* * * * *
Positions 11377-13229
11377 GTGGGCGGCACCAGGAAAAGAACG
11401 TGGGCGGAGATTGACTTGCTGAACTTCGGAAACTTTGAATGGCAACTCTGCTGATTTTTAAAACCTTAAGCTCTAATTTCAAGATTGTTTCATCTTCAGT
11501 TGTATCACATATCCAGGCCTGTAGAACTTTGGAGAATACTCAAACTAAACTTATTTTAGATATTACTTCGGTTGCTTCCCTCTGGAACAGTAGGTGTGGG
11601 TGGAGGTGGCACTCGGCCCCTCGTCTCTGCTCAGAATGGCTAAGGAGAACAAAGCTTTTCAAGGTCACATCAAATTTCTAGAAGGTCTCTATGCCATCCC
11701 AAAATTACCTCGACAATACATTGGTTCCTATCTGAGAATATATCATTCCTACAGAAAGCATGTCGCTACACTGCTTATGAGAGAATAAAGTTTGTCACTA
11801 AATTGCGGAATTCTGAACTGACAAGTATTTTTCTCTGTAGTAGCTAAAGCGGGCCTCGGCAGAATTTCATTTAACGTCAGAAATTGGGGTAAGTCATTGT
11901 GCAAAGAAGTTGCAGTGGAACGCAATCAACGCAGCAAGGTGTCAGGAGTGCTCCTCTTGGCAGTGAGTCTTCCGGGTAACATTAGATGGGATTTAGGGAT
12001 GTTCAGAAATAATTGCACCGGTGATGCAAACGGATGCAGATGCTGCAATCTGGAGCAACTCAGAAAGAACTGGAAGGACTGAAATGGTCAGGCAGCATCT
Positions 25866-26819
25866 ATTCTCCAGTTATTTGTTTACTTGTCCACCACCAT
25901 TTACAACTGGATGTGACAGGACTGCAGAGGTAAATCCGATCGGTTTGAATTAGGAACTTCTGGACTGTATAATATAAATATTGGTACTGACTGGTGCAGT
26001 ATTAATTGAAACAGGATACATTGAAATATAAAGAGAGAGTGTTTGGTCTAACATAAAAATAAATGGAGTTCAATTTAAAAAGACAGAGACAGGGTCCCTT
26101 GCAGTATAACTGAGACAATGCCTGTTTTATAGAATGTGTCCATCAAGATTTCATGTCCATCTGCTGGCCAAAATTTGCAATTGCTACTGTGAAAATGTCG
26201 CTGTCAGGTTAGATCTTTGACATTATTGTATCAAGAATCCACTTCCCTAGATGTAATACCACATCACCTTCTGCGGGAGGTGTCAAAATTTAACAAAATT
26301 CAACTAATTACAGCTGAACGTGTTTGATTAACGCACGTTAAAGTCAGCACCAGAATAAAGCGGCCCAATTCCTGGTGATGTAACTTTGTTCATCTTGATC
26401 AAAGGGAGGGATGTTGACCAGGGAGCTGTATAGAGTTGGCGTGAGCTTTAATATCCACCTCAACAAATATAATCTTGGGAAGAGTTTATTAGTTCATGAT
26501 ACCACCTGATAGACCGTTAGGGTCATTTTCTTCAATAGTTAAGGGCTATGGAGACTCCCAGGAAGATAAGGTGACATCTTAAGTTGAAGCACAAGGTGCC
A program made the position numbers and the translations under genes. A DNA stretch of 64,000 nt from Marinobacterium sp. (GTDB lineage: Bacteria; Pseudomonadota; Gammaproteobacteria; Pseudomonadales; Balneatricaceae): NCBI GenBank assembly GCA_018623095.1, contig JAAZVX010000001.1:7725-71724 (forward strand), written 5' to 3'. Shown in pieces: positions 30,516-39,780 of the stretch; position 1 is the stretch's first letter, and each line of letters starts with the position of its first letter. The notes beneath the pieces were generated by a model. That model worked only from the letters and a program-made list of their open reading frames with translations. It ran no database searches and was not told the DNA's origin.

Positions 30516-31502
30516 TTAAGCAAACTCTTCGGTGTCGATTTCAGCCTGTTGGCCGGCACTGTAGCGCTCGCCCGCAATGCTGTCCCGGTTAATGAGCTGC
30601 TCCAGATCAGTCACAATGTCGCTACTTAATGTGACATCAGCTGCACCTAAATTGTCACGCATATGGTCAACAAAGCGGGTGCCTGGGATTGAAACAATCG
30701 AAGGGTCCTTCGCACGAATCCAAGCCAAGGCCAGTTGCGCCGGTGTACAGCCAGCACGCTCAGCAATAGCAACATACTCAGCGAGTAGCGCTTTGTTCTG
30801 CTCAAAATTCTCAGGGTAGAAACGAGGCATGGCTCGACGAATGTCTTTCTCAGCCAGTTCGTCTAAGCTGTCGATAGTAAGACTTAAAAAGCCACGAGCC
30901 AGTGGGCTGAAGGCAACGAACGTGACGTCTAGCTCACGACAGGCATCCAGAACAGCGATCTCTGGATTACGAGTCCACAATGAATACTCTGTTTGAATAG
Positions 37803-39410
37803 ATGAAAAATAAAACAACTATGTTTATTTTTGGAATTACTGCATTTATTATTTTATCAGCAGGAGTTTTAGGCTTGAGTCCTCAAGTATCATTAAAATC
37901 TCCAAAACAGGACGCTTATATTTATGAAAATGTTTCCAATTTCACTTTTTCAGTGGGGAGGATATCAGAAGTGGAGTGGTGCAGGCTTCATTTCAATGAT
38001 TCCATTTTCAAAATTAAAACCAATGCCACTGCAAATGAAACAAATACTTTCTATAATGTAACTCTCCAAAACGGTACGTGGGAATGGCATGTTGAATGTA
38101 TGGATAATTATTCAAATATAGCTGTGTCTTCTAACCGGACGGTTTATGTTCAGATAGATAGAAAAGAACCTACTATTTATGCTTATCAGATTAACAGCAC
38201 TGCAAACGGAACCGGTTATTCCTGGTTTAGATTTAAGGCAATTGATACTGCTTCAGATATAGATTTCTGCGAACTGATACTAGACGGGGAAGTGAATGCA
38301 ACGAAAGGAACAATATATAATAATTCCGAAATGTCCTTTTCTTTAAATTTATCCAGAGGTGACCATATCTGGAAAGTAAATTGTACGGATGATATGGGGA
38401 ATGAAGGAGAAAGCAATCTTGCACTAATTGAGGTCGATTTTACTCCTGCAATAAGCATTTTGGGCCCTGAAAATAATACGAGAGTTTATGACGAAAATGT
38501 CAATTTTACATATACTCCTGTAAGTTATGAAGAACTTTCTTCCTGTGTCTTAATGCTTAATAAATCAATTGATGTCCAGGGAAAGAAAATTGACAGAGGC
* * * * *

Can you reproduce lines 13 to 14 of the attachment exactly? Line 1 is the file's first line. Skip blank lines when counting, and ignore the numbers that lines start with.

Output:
26001 ATTAATTGAAACAGGATACATTGAAATATAAAGAGAGAGTGTTTGGTCTAACATAAAAATAAATGGAGTTCAATTTAAAAAGACAGAGACAGGGTCCCTT
26101 GCAGTATAACTGAGACAATGCCTGTTTTATAGAATGTGTCCATCAAGATTTCATGTCCATCTGCTGGCCAAAATTTGCAATTGCTACTGTGAAAATGTCG